At the start of 2023, a lot of people expected politics to be a bit stale, but it ended up being anything but boring.
Let's start with one major story – the Trump indictments.
In April, Donald Trump became the first former president to face a felony indictment.
"Earlier this afternoon, Donald Trump was arraigned on a New York Supreme Court indictment returned by a Manhattan grand jury on 34 felony counts of falsifying business records," Manhattan district attorney Alvin Bragg said after Trump's arraignment.
Those 34 felony charges are linked to alleged hush money payments, but that case was just the beginning.
The second indictment came in Florida where he faces 40 counts related to classified documents found at his Mar-a-Lago residence.
On Aug. 1 Trump was indicted in Washington D.C. on four counts related to the January 6, 2021, insurrection. And two weeks later he and 18 others were indicted in Fulton County, Georgia, for attempting to overturn the 2020 election results.
For Congress, 2023 was the least productive year in decades. But there were plenty of other headlines. The House held two speaker elections and both were unprecedented. In January, it took four days and 15 ballots to select Rep. Kevin McCarthy. Then, after the first-ever motion to vacate, all other House business was on hold for three weeks until Republicans settled on Rep. Mike Johnson as the new speaker.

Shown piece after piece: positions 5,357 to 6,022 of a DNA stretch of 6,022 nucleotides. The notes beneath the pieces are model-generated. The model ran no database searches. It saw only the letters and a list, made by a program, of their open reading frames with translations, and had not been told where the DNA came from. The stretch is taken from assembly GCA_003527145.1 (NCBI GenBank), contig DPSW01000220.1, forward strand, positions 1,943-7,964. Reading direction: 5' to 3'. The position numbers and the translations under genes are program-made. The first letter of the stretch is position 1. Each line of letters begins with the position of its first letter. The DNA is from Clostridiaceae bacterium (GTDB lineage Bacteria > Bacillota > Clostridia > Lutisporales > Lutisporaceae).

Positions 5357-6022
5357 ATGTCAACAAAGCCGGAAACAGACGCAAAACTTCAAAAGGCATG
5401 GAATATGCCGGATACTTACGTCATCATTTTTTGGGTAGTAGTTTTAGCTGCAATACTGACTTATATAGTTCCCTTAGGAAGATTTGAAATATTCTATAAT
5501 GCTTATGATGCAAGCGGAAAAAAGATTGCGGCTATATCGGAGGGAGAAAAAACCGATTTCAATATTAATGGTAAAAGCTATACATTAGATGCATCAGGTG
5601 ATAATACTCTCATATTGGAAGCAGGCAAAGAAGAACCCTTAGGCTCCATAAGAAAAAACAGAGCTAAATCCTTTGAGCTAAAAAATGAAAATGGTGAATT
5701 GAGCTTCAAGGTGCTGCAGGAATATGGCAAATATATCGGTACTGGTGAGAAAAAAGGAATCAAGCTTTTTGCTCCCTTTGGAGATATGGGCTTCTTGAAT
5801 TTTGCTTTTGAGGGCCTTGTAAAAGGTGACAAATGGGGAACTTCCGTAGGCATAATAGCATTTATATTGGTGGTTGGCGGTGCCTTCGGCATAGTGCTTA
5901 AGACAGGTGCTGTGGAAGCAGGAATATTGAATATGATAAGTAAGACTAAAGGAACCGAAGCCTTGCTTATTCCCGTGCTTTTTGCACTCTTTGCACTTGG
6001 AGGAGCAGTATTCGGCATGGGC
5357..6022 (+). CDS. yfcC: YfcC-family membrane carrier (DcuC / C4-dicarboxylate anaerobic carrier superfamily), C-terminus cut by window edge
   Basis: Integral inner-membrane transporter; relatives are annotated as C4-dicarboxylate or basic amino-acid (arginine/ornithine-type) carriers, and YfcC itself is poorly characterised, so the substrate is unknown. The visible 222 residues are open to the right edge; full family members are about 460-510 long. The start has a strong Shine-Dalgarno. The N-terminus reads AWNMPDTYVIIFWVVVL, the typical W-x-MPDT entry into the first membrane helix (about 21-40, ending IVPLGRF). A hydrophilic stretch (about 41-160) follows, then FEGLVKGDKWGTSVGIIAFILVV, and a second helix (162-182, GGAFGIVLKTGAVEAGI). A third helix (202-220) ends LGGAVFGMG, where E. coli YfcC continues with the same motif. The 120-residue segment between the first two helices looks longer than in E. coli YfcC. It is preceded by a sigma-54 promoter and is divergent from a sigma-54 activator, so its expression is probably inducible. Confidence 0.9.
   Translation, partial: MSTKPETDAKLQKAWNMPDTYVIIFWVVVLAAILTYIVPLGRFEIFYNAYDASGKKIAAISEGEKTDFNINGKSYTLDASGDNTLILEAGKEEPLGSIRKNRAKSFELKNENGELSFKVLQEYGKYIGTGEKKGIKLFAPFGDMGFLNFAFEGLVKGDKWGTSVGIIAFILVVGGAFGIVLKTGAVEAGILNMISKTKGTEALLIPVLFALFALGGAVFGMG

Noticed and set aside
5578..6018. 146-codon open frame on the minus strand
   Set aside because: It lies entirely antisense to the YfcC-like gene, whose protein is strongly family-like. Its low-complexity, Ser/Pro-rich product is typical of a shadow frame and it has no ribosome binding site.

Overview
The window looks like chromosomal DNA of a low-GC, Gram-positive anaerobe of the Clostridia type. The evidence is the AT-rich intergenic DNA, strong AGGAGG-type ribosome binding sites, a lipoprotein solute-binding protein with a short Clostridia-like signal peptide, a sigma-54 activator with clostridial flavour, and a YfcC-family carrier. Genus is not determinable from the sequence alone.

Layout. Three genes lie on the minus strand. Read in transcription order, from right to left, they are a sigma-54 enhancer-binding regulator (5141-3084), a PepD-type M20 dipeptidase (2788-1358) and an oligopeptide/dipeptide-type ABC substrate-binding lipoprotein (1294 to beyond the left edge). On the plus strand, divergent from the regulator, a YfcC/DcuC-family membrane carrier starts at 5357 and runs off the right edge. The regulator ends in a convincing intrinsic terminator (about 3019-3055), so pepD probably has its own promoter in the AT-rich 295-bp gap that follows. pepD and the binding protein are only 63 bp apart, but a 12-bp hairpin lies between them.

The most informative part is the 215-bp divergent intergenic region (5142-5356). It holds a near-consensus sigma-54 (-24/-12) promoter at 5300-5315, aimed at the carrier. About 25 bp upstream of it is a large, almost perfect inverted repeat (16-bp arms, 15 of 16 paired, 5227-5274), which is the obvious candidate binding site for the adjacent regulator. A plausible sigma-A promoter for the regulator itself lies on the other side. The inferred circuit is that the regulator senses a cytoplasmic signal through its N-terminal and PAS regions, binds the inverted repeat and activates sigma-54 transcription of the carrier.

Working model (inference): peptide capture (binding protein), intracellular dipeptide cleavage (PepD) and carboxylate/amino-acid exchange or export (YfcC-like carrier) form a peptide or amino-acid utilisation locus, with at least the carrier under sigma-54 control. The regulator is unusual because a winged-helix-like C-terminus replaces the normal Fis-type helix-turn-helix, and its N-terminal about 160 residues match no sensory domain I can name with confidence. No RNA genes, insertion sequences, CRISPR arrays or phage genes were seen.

Major headline number three brings us to wars overseas.
All year long, the United States has been supporting Ukraine in its war against Russia. That led to an unprecedented visit from President Joe Biden, who spent nearly 10 hours on a train to secretly travel to Kyiv.
Then in October, Hamas launched a brutal attack against Israel. President Biden and other leaders quickly condemned the attack. And despite strong bipartisan support in Congress, lawmakers did not approve emergency aid for Israel before going home for the holidays.
The judicial branch also made its mark on 2023. In June, the justices handed down two major decisions. One overturned affirmative action and ended the consideration of race in college admissions. The other blocked President Biden's student loan forgiveness plan, dealing a blow to millions of borrowers across the country.
With the Trump court cases proceeding, more major Supreme Court decisions expected and the upcoming election, 2024 is on track to be another headline-making year in politics.
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